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Visual Studio 2013+1 Promises New C# / VB Functionality

by Jeff Martin on Jul 25, 2013 |

Some key details emerged for C# and Visual Basic developers looking to use Visual Studio 2013 (VS2013):  Microsoft program manager Mads Torgersen confirmed that neither language will see any specific updates in VS2013.  The given reason for this is that the language teams are busy completing the work needed to finish building the compilers on top of the Roslyn framework.  As Torgersen stated,

“While the old compiler infrastructure is rock solid and supports VS 2013 beautifully, any effort we spend implementing new language features on it takes away from investing in the tooling, language features and compiler APIs that will power the future.” 
(It should be noted that there are new features coming in NET 4.5.1 framework.)

C# creator Anders Hejlsberg revealed that VS2013 will have the same compiler technology for C#/Visual Basic as VS2012’s native-code based compiler.  However, the successor to VS2013 will utilize the Roslyn project as the basis for its C# and Visual Basic compilers. Hejlsberg stated that the Roslyn compilers are feature complete, and they have been tested on all in-house C#/VB code bases.  To eliminate remaining bugs and polish the project further, the team has also scraped external sources of code like GitHub and CodePlex for additional code to test against.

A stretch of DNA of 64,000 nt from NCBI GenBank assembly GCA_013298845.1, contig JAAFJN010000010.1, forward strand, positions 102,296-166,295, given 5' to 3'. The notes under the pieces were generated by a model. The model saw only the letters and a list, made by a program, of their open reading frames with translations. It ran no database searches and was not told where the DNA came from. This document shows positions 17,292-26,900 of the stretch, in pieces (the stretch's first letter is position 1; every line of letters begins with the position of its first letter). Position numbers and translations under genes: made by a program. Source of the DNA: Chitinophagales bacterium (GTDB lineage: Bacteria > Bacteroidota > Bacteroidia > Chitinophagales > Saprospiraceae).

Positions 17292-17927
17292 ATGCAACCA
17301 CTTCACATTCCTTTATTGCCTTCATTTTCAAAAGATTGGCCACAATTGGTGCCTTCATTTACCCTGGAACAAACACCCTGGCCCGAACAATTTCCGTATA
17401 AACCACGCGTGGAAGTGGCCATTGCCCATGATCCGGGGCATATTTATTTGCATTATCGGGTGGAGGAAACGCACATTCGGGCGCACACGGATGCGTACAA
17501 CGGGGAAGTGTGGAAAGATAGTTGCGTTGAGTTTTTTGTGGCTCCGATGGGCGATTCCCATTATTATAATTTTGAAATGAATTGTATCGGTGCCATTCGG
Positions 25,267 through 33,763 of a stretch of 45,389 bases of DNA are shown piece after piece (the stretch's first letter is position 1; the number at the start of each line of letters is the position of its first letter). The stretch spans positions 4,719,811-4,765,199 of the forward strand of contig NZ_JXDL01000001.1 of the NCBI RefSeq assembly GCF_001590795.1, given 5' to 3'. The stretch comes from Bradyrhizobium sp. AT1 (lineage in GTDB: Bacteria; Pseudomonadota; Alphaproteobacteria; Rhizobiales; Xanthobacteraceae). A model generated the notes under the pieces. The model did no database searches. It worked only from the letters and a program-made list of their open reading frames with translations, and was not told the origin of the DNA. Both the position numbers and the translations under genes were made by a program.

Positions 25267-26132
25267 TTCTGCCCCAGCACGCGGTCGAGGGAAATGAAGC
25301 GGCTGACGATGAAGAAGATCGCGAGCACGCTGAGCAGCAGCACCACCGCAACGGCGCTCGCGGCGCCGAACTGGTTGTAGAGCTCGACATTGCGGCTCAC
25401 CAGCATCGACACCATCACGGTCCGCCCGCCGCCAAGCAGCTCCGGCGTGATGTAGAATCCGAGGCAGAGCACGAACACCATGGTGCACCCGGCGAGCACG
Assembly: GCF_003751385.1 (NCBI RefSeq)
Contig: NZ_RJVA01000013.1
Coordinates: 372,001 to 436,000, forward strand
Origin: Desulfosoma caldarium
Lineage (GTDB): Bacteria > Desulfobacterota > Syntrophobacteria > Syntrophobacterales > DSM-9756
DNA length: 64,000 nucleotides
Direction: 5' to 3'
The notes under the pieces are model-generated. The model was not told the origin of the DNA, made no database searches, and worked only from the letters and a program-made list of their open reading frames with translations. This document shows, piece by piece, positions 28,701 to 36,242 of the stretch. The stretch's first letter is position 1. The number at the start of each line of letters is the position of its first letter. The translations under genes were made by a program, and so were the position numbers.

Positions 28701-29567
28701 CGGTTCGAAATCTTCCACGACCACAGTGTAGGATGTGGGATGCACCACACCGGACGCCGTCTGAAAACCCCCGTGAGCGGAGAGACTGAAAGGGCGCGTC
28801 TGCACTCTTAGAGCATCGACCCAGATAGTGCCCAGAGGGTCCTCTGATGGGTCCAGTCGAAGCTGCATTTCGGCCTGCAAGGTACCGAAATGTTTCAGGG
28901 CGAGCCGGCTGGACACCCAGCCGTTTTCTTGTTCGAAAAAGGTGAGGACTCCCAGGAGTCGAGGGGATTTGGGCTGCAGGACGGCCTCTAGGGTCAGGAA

As a result, a new Roslyn CTP will probably be after the launch of VS2013.  Roslyn compilers are designed to be dropped-in to VS2013 to be enabled/disabled on command, so if they are released out-of-band it would be easy for developers to activate them.  Hejlsberg acknowledged that it has taken longer than expected to complete Roslyn, but the team has to ensure that it will properly compile existing code.  An additional source of difficulty is that while creating Roslyn the development team uncovered bugs in the native code compiler implementation that need to be handled. 

According to Hejlsberg, while developers can expect Roslyn to be provide more functionality than the existing compiler it will suffering no loss in performance.  In fact, Roslyn is intended to work very well on multicore systems, as it utilizes new techniques and algorithms to meet or exceed performance of existing compiler.  All users should expect to see improvements, especially those working with larger code bases.

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